During a two-day workshop at Rare’s Center for Behavior & Environment this past October, one of the participants, a professor of restorative ecology, described an initiative that he’s launching at Longwood University: getting students, faculty, and staff to reduce the number of single-use plastics that they deposit into the waste stream in Farmville, Virginia.
He was credible and inspiring, and when I went home that day, I examined every bit of plastic that I inject, virtuously, into my recycling bin: sushi trays, shampoo containers, pill bottles, salad boxes, plastic utensils, yogurt packaging, dog treat wrappers, water bottles—I could go on for a while, but I’m sure you get it. I was surprised at the variety and appalled by the numbers.
I was also surprised to learn that manufacturers are not buying plastic right now because it costs more to wash and prepare recycled waste than to make new plastic. So the fact that we recycle doesn’t actually reduce the effects of the plastic we toss. It still ends up in landfills or the ocean. The path forward seems to require some combination of avoiding plastic all together—very hard; repurposing as much of what we do have to buy as possible; and thinking creatively about options that haven’t occurred to us yet, but could if we summon the collective will.
Because Rare teaches Behavior-Centered Design for the Environment twice a year and leads projects that practice it—all over the world, all the time—our facilitators asked us to workshop in real time how we ourselves might encourage just one organization to reduce the number of plastic products they consume and throw away during lunch each day.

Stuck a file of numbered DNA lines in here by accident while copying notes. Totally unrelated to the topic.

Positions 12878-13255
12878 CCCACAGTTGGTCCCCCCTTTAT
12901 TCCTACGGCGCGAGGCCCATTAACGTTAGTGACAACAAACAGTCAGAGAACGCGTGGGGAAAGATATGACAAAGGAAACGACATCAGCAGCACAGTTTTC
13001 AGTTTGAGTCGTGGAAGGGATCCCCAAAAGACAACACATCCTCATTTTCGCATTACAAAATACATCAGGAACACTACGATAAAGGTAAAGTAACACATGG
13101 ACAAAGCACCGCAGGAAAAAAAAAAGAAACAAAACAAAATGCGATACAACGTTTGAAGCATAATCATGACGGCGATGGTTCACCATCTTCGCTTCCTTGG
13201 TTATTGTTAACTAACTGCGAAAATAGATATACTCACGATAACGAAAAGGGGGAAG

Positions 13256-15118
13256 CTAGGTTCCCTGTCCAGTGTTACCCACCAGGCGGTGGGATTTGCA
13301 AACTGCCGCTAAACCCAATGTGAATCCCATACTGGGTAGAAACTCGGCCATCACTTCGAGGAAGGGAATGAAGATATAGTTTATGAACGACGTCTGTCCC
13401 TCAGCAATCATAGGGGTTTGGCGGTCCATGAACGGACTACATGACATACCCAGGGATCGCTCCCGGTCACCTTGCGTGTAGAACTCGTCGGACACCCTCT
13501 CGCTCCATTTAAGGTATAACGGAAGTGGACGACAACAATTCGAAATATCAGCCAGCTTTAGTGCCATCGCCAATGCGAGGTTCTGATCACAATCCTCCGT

Collectively, our ideas touched all of the levers of behavior-centered design:
- We suggested a material incentive: giving staff branded, reusable containers for lunch or takeout. Because they would cost the organization very little, and could be made of recycled plastic, the incentive might be valuable on several levels.
- We’d engage in positive storytelling, by, for example, posting signs reminding staff that although waste adds up, change is in their hands, literally.
- We’d leverage social influence, perhaps with a trash art installation inside the front door to remind ourselves of what waste really looks like, without any personal public shaming.
- We’d push information via fun infographic reminders to forego plastic and adopt reusable utensils and containers.
- We’d enable choice architecture by hosting a cache of reusable containers right near the cafeteria so that staff could borrow, wash, and return them if they forgot their own.
Doable, right? A question of will, not wherewithall.
I’m working out how to use what I learned—from the gifted teachers and the fabulous participants—in my own life and activities. I encourage those of you who want your efforts to preserve the natural world to have meaningful outcomes to participate in the next workshop, to be held April 1-2, 2020.
Behavior Change for Nature: A Behavioral Science Toolkit for Practitioners is a useful, short booklet for getting started, and perfect for those of you who learn best from the printed word.
Behavior Beat is Rare’s monthly newsletter full of stories and links to resources. Great resource for news and easily digestible stories of what works.
Lots of webinars and inspiring stories on the site itself.
And, of course, come talk with me, too, any time.
If you are a Fairfax Master Naturalist, the workshop easily fulfills your education requirement for the year. I’ve already added it to the calendar.